Friday, February 12, 2016

Kolb's practice demeanor

It happens at least once a practice: Kevin Kolb will drop back to pass, go through his reads and fire a dyslexic incomplete pass. The Eagles quarterback will then smack the side of his thigh or shake his head or slap his hands together or mutter something out loud that clearly demonstrates his unhappiness.

Kolb's practice demeanor

(David Swanson / Staff Photographer)

It happens at least once a practice: Kevin Kolb will drop back to pass, go through his reads and fire a dyslexic incomplete pass. The Eagles quarterback will then smack the side of his thigh or shake his head or slap his hands together or mutter something out loud that clearly demonstrates his unhappiness.

It hasn't been a common occurrance during team workouts at the NovaCare Complex, although Kolb hasn't had much help from the assortment of rookie and just-trying-to-make-the-team wide receivers he's had to pass to this week. But Kolb's practice demeanor as the starter has been notable for a few reasons.

For one, it stands polar to the way Donovan McNabb conducted himself on the Eagles practice field for over a decade. McNabb was loosey goosey. He smiled a lot. Liked to joke around with his teammates. If he was errant on a pass he would react and motion and yell, but he did it all with a laugh and a grin. Kolb just grits his teeth and stares.

Much could made of this, especially considering how McNabb was often criticized for his mannerisms. The point here isn't to say that one way is better than the other. It's just an observation. McNabb and Kolb have, in many ways, completely different personalities -- both on the field and off.

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Interestingly enough, Kolb has already faced some nit-picking about his displays. From his own coach. Offensive coordinator Marty Mornhinweg often teaches his quarterbacks to keep their emotions in check and their body language impassive. Kolb, though, isn't apologizing for his ways. (Sound like anyone else?)

“I’ve been that way since the day I was born,” Kolb said earlier this week. “Marty tries to pull me back on that sometimes. But sometimes I think it’s good. He gets me to not show it, but sometimes I think guys in certain times need to see their quarterback get angry and go look, ‘Let’s flip the switch here and get going.’”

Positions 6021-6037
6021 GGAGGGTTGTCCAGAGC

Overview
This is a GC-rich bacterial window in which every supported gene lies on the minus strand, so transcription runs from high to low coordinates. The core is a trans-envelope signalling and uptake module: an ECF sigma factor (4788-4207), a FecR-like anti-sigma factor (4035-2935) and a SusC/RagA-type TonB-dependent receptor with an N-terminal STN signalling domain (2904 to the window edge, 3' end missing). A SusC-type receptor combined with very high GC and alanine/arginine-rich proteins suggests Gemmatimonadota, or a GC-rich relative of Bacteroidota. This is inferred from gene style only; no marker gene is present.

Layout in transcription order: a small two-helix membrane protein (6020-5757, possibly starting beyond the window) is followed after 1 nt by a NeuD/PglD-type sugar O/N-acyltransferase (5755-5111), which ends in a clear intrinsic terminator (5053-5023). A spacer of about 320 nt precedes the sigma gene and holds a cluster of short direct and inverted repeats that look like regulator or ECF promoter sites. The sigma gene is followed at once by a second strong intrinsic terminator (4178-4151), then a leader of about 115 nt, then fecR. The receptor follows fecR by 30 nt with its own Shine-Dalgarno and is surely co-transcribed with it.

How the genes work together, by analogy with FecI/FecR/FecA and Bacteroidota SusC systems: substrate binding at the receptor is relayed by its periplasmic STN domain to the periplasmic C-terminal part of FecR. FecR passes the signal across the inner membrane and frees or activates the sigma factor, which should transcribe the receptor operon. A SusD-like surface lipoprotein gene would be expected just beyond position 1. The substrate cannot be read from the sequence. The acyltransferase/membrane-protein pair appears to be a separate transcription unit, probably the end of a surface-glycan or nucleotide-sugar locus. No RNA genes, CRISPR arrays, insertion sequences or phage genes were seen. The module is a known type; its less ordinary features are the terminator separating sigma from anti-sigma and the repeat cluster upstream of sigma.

Earlier this month at minicamp, coach Andy Reid didn't seem too concerned about Kolb's effusive practice behavior.

"He forgets the last play but he's going to beat himself up over [mistakes]," Reid said. "That's okay, that'll make him good. He's got drive. He is put in a position with great expectations. As long as your expectations are greater than those around you, that's a good thing. He puts pressure on himself and there's nothing wrong with that. You need to be able to do that at that position."

I can see the comments now: "Kolb's a leader! He'll get in the players' faces on the sidelines! All McNabb used to do was sit on the bench with a towel over his head!"

Of course, this theory could gain traction when the team president says something that could be taken as a slight against a certain former Eagles quarterback. On occasion, Joe Banner is interviewed by the team's Web site for a video feature called "From the President's Desk." In the latest offering, the subject of leadership was broached in light of the fact that the Eagles have lost some valuable pieces in that regard over the last two years.

Banner's response: "I think we're at a stronger position, as far as leadership, as we've been. And we've had great leadership here."

Brian Dawkins. Brian Westbrook. Uh, McNabb?


The Eagles added Daniel Jeremiah to their college scouting department. A former scout for the Browns and Ravens, Jeremiah most recently wrote the blog, "Move The Sticks."


Staff Writer
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Birds' Eye View is the Inquirer's blog covering all things Philadelphia Eagles and the NFL.

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